Saturday, August 3, 2013

Japanese Pilgrimage: The City of the Dead


In order to attain serenity of mind and become a person who is like the clouds in the sky and the whirling snow, consider that everyone's fate is to be become a corpse.                                                                           -- Kobo Daishi (Kukai) translated by Nobuhiro Tamura

It is night-time, and we are walking through an immense and ancient graveyard. All around us, the huge, straight trunks of 600-year-old cryptomeria, trees, like giant coast redwoods, rise up and disappear into the darkness above, so it feels that we are walking through a forest rather than a graveyard. Stone memorials line the wide pathway where we walk, and continue beneath the trees to either side, as far as can be seen. Some monuments are fresh and white, perhaps only a few years old, while others are covered in a deep layer of moss. Some are massive and pretentious; others are humble, clustered together and leaning toward one another like whispering children. The remains of 200,000 people from the last 1,100 years are all around us.

It is very quiet, except for the chitters of the flying squirrels, high in the trees above. Our little group speaks nearly in whispers as we walk in the dark: it doesn't seem like a place for raised voices. Unlike a cemetery in the West, there are no bodies here, or even the ashes from cremations. Beneath each stone memorial is a single bone: the nodobotoke, or Buddha bone, a small bone from the neck, shaped like a seated Buddha, carefully separated from the rest of the ashes after cremation.

This is my introduction to the Okunoin cemetery on Mount Koya, one of the most sacred places in all of Japan, where the spirits of commoners, samurai, monks and aristocrats have all lain down together in silence beneath the great trees.


We walk a gentle uphill slope through the dark graveyard, and across a series of small bridges. Before the third bridge, the monk who is guiding us, Nobuhiro Tamura, stops and tells us solemnly that beyond the bridge is the heart of Mount Koya, the mausoleum of Kobo Daishi, or Kukai, the 9th century monk and teacher who brought Shingon Buddhism - esoteric Buddhism -  from China to Japan. Kobo Daishi founded the first monasteries on Mount Koya, at 2,600 feet in the remote wilderness mountains of southern Honshu, the main island of the Japanese archipelago. Since the 9th century this place has been the heart of Shingon Buddhism in Japan, and once had more than 1,000 temples nestled between its eight mountain peaks. The whole complex is like an immense mandala, and at the center of the mandala is the Okunoin graveyard and the mausoleum.

Our monk/guide tells us that it is believed that in the year 835, when he was 61 years old, Kobo Daishi walked into that mausoleum, sat down in meditation, and has been in a deep meditative state ever since, for 1,178 years. He has been receiving teachings in the Tushita heaven from the next Buddha, Maitreya. When he wakes and speaks, he will give the greatest sermon the world has ever known, and that's why 200,000 people have chosen Mount Koya for the final resting place of their Buddha bone, so they can be there when the great sermon is given.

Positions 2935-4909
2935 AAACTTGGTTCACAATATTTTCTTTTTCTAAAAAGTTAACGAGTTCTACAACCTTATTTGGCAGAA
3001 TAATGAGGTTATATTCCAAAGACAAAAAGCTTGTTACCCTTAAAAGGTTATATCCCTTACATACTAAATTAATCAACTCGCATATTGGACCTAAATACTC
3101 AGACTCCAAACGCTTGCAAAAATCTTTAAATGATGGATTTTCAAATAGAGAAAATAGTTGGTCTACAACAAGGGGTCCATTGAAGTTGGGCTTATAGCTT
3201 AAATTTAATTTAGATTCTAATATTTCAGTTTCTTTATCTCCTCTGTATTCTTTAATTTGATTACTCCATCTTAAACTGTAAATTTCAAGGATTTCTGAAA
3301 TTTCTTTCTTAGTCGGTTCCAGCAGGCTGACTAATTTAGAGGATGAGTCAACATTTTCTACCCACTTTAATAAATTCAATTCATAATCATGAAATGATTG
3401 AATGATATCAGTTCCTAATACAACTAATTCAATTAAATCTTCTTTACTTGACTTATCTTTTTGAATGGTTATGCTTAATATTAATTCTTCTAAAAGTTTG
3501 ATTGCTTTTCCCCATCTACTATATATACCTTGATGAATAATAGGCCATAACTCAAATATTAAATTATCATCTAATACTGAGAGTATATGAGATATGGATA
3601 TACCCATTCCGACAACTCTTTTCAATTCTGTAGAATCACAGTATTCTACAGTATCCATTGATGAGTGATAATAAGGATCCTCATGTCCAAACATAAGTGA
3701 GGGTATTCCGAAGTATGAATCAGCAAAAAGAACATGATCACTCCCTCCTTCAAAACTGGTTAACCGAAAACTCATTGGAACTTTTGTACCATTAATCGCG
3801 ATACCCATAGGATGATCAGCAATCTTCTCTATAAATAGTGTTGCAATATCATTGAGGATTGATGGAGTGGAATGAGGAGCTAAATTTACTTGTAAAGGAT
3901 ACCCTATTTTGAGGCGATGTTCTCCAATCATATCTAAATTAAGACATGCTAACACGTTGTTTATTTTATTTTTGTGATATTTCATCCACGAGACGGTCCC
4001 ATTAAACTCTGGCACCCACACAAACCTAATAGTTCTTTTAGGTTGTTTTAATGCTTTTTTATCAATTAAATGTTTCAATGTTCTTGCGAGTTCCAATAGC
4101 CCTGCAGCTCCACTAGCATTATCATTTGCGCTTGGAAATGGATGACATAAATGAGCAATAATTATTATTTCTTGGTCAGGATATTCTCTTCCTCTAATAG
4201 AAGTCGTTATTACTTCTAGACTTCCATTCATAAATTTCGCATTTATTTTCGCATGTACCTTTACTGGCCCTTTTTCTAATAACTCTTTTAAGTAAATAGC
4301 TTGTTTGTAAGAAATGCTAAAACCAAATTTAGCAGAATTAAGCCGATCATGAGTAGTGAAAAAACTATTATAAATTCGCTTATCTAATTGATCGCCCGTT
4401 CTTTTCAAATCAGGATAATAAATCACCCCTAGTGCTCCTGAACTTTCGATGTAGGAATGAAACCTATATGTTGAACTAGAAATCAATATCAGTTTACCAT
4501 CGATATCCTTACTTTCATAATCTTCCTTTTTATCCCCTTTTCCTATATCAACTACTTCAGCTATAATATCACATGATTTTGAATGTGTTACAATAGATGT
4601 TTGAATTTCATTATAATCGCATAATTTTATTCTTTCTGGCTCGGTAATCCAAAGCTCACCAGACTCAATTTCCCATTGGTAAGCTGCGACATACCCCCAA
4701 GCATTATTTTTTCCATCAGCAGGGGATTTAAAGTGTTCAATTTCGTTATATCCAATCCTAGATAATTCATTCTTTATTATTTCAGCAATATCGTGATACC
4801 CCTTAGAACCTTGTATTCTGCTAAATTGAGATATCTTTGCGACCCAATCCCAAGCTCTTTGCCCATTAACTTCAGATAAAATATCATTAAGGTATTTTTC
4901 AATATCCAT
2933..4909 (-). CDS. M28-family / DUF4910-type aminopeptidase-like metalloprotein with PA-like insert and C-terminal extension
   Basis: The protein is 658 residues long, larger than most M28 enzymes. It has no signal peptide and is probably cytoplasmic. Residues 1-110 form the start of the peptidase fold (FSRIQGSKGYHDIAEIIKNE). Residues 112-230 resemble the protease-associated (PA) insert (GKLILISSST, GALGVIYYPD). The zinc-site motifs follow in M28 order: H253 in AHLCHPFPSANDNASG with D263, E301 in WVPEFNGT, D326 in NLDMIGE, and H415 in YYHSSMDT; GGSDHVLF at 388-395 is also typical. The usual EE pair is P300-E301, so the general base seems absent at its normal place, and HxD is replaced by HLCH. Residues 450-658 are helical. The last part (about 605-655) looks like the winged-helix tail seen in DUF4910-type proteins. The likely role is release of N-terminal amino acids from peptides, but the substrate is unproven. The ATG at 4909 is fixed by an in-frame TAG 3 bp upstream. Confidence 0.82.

The lonely cloud has no path home, and loves a distant peak. I don't claim to know worldly things; I just watch the moon and lie down beneath a green pine.                                                                                    - Kobo Daishi (Kukai), translated by Nobuhiro Tamura
 (This poem by Kukai is particularly touching to me because there is a kind of beautiful conifer on Mount Koya called the Koya pine, or Japanese umbrella pine, known as the koyamaki in Japanese. I walked beneath it in the mountains around Mount Koya and saw many offerings of its branches on altars and on memorials in the cemetery. It is a living fossil, a species more than 230 million years old with no known close relatives. It is also one of the five sacred trees of Japan. There are so many koyamaki around Mount Koya that I can only imagine that it was this kind of pine that Kukai lay down beneath, illuminated by moonlight, so long ago.)

Offerings of koyamaki

Our group of Zen pilgrims (17 Canadians and me) stayed in a temple on Mount Koya, Ekoin, for two nights. (To learn more about our pilgrimage, read this.)

There are still more than a hundred temples clustered in a high valley amidst the peaks of Mount Koya, and a thousand monks and nuns, and Shingon pilgrims come from all over Japan and walk (or more frequently, ride the vertiginous tram) up the steep mountainside to stay for a night or two in a temple, along with curious Japanese and Western tourists. It might be possible to visit Mount Koya, eat some good temple food (and Japanese vegetarian temple cooking is deservedly famous), buy a few souvenirs, gawk at the famous gravestones in the cemetery,and get back on the tram and go home, relatively unmoved. But I found that the place, and the teachings there, seeped into me like pure mountain water, so even without understanding Shingon, I found myself moved, opened, and touched by something without name.

Perhaps we were also lucky. Our guide that first night in the graveyard was a young, very sincere monk from the temple where we were staying. Nobuhiro-san speaks and writes English. Here are some of the notes I took, as he offered his understanding to us, standing in the dark in the Okunoin: